Chapter 1 is written in a degraded dialect of English with different spellings and punctuation rules than we are all used to, so that reading it is a slow process.  People have "funny" names (a stripper is named "Miss Merriass Markham") and there are lots of minor jokes based on repetition; for example, when looking at the curvaceous Miss Merriass the omniscient third-person narrator says "think of that belly belly-to-belly with your belly...."  Lupoff describes the hair of several different New Alabamans, and the description is always the same: blond hair, plastered flat.  Repetition of every kind is a recurring motif throughout the story.

Chapter 2 is set on N'Haitai.  In contrast to the brute we met on N'Alabama who spent Chapter 1 in a strip club, in Chapter 2 we follow a government office worker, Christophe Belledor; this chapter, to (I guess) demonstrate that in this story the whites are savage and the blacks are sophisticated, is written in clear English prose (though I guess these characters are really speaking French.)  " know the blancs, Phillipe," Christophe tells another public employee, "they breed like beasts."  It's the old switcheroo! (Or, as Joanna Russ calls it, "role-reversal.")

Christophe is copy editing a government report drafted by a Deputy Minister; the Deputy Minister has conceived a plan to supplement the N'Haitian workforce with zombies created by injecting an alien parasite into the brains of corpses recovered after space battles.

Chapter 3 is a mind-numbingly detailed description of a planet covered in water, inhabited by a colony of small almost-mindless creatures that are distant descendents of humanity--these are the aforementioned alien parasites.

The rest of the long story alternates between difficult to read and allegedly funny ("Our old sarge he looks, maybe not quite with twenty-twennies (no sprig chicken he no more but he keeps in good shape rest assured) but he gets buy with spectacles at leased") chapters about the racist rednecks of New Alabama and chapters about the scientists and bureaucrats of New Haitai.  The New Alabaman chapters hardly move the plot forward at all, they just show the white characters acting like buffoons and expressing racism and their repressed homosexuality.  The New Haitian chapters are more interesting, covering as they do the Frankensteinian voodoo scheme the N'Haitians have in the works, but these chapters also include committee meetings and voodoo rituals that are not exactly thrilling.

Anyway, Christophe (he got drafted due to office politics) and Gordon meet in hand-to-hand combat in a tremendous space battle (the space battle is actually good, an homage to the exciting fighting in, say, "Doc" Smith or the famous first chapter of Starship Troopers) and Gordon, killed, is resuscitated as a zombie soldier in the service of the New Haitians.  The N'Haitians conquer N'Alabama and reduce the whites to second class citizens.  Christophe hooks up with Yvette, a young woman we witnessed in a masturbation scene and voodoo ritual sex scene.  There is also a subplot about how God is a mischievous child and our universe is a plaything given him by an indulgent uncle.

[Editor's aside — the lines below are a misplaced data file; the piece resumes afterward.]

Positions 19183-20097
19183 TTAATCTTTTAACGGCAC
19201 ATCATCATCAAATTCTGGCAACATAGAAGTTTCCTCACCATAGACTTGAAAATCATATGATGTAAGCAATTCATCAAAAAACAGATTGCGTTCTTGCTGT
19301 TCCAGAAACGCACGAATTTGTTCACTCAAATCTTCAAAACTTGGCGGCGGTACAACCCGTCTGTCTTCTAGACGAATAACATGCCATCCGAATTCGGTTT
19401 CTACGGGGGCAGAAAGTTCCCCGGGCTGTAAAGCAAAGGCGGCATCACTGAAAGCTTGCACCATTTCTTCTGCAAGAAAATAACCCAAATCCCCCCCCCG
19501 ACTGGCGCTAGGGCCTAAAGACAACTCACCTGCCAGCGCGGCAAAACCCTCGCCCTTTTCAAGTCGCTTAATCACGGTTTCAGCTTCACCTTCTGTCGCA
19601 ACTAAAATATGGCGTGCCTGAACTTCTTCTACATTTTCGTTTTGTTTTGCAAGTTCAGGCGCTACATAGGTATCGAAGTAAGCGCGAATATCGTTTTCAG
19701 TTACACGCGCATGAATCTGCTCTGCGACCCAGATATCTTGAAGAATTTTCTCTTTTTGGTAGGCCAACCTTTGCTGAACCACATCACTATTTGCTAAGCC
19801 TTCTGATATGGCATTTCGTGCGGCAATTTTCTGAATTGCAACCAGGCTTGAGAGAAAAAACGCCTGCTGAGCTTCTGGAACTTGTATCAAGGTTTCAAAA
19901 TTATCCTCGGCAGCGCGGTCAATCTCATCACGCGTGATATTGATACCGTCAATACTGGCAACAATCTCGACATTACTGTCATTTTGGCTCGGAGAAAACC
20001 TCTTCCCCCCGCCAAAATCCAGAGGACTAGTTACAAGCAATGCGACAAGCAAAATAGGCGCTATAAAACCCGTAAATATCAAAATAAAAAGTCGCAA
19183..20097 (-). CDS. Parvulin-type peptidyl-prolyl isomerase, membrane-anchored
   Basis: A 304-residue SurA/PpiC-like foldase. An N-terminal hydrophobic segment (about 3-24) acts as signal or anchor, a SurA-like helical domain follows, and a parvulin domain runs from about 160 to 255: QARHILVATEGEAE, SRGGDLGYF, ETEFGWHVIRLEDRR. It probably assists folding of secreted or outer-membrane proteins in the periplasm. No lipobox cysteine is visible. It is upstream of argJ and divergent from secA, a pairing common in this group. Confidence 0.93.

It is easy to see why critics like this story: there are the anti-racist and anti-war messages and the caricature of Southerners, and Lupoff's ambitious, extravagant and experimental wordplay in the New Alabaman chapters in which he mines every possible pun, phonetic spelling and form of punctuation for potential laughs.  But I found reading the story a chore--during the period I read it, "With the Bentfin Boomer Boys on Little Old New Alabama" felt like my job, and I turned to Ludwig von Mises' "Planned Chaos" and Night Fighter by C. F. Rawnsley and Robert Wright for my leisure reading.  My reward for grinding through Lupoff's experimental prose and the long tedious sections was a sort of standard plot with a typical message and jokes which are not funny. (Having lived the first 40 years of my life in the Northeast I have heard lots of criticisms and mocking of the South and Midwest, mostly from people who learned about the South and Midwest from TV, so for me this kind of material feels very tired.)

It is perhaps interesting to consider how critics today might respond to the story. Obviously, in portraying blacks as better than whites in just about every way, Lupoff was endeavoring to be a good "progressive" or "liberal" of the late '60s (when the story was largely written) or early '70s (when it was published in Again, Dangerous Visions.)  But, today, his focus on voodoo, the scene in which a young black woman admires her naked body in a mirror and touches herself and then participates in a voodoo orgy, and even the way blacks are portrayed as bourgeois types with a bureaucratic government overseeing an industrial and scientific society, might raise eyebrows for being exoticizing, exploitative, or culturally appropriative, or valorizing Western middle-class values by portraying blacks "acting white" as admirable. (These aren't my criticisms; I'm just speculating on what today's cultural arbiters might think.)

"With the Bentfin Boomer Boys on Little Old New Alabama" makes you use your brain and addresses all kinds of issues related to popular literature as well as social issues, but it was just not very enjoyable, so I can't really give it a thumbs up.  People interested in literary SF and SF that addresses issues of race are likely to find it worthwhile, however.  (As the weeks go by, I suspect I will begin to appreciate "With the Bentfin Boomer Boys on Little Old New Alabama" more as the tedious stretches fade from memory and the naval battle, the Frankenstein stuff, and Lupoff's admirable ambition--he clearly put a lot of hard work into this thing--rise in prominence.)


Well, these stories, even if I didn't think them very fun, certainly fit Again, Dangerous Visions' purported raison d'etre; they are certainly "out there:" they are crazy, uninhibited and potentially offensive attacks on our society that editors would have every reason to be chary of publishing.  In his 1982 essay "Science Fiction and the Academy: Some Notes," Barry Malzberg lists the dozen books of fiction he thinks should constitute the syllabus of a college course on SF, and Again, Dangerous Visions is one of them.  Well, I feel like I just had a big lump of healthy, if not tasty, science fiction education!